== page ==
These photos show the lengths some West Australians will go to save $10 a week.
As the rising cost of living puts pressure on household budgets, long queues of cars snaking out of petrol stations has become a regular sight every Monday across Perth.
The West Australian on Monday photographed motorists cashing in on the cheapest fuel day, with queues stretching on to busy roads and causing traffic disruptions.
The uniquely West Australian weekly phenomenon shows how far motorists are prepared to sacrifice their time to save the equivalent of the price of a couple of cups of coffees each week.
Several petrol station managers contacted by The West Australian indicated there was often “mayhem around the bowsers” on Mondays.
“Its great that motorists get a chance to save money on Mondays,” one manager said. “But I don’t know that I’d be prepared to wait in a queue for so long, just to save a few bucks.”
For WA Council of Social Services chief executive Louise Giolitto, it is another example of West Australians “counting every penny”.
Other examples include the big jumps in people seeking help with their power bills and debt reduction, she said.
Price cycles have been a feature of petrol sales in Australian cities for many years. While sudden spikes in price can be frustrating, the cycles provide motorists with an opportunity to save money by buying petrol on the “cheap days”.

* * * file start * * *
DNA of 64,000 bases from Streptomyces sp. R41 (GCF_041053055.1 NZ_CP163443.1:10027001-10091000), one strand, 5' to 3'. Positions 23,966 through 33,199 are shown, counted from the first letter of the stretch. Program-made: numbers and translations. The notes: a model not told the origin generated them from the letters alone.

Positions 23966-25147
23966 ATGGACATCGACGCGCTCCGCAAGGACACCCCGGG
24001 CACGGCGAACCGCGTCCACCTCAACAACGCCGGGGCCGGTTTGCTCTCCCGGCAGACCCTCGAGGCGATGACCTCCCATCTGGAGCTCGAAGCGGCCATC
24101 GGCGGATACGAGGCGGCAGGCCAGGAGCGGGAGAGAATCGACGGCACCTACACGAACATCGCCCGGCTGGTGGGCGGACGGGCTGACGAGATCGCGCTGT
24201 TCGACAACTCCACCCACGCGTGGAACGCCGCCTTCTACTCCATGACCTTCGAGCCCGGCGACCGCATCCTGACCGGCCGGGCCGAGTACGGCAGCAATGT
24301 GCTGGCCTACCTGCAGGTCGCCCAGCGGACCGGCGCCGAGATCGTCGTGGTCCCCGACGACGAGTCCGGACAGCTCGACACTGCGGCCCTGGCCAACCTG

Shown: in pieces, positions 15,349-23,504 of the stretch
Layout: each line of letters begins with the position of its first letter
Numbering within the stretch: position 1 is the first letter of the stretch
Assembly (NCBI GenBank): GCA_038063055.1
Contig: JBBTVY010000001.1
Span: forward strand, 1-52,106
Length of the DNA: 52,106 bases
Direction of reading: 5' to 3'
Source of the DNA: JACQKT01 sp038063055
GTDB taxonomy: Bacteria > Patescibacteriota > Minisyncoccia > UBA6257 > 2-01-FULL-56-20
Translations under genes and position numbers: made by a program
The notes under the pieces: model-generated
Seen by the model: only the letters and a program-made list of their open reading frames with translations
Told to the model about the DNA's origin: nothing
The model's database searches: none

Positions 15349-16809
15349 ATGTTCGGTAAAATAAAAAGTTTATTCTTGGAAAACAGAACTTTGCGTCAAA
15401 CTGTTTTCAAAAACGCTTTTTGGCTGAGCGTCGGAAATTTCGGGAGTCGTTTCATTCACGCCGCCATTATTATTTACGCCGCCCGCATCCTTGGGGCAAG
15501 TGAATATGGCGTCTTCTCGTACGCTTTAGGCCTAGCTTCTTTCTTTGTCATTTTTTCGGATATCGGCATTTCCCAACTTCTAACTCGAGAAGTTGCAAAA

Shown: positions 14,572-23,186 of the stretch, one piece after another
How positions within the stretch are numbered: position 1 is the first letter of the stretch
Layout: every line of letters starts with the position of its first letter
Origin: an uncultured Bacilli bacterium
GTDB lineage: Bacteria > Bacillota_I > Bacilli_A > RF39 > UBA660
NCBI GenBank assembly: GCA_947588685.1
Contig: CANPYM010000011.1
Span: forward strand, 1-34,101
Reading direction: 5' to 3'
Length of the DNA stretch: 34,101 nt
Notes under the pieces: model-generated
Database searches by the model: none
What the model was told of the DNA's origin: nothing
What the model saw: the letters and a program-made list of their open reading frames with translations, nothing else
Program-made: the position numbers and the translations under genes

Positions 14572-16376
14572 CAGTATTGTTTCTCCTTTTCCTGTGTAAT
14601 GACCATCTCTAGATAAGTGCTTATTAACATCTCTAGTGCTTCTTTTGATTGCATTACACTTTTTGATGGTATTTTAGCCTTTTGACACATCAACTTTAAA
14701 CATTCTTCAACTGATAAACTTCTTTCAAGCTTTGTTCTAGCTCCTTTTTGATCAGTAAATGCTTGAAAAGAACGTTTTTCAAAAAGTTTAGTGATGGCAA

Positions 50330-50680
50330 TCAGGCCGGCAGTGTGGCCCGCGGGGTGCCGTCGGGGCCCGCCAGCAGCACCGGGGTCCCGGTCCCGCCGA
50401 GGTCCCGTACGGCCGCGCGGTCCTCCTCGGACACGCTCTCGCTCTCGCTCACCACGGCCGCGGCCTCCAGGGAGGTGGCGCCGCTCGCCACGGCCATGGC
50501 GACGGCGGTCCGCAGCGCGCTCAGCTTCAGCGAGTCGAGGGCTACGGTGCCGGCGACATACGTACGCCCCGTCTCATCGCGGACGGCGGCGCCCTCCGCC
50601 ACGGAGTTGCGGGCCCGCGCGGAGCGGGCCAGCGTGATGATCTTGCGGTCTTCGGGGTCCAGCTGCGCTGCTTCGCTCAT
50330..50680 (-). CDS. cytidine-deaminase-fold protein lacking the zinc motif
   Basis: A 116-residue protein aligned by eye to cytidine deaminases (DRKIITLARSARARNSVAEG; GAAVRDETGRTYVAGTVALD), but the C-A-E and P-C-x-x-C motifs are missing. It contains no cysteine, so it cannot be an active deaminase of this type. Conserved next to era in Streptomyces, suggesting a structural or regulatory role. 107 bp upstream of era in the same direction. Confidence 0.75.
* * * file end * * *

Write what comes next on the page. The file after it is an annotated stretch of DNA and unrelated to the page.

Unlike the Eastern States capitals, Perth’s price occurs weekly, making it predictable — prices are at their lowest on Mondays and highest on Tuesdays. As a result, more than 25 per cent of fuel sales in Perth are on Mondays, and less than 10 per cent on Tuesdays.
In a report in December, the Australian Competition and Consumer Commission estimated Perth drivers could save $520 a year — or $10 a week — by filling up on Mondays and not Tuesdays.
The potential saving was highest in the country.
RAC manager vehicles and fuels Alex Forrest said filling up on Monday could save $9 for a car with a 50-litre tank — a significant saving to many household budgets.
“There may be a convenient alternative location which offers similar savings but less time stuck in lines,” he said. “And the FuelWatch website is a great place to find out.”
According to FuelWatch, the average price of unleaded petrol jumped 20¢ a litre on Tuesday this week to 155.9¢.
The latest affordability index by the Australian Automobile Association found Perth was the fourth most expensive capital city for transport costs at $17,831. The national average was $18,227. But petrol costs fell by $1.53 a week in the latest index.
The biggest transport costs for Perth families were car loan payments, comprehensive insurance, car servicing and tyres.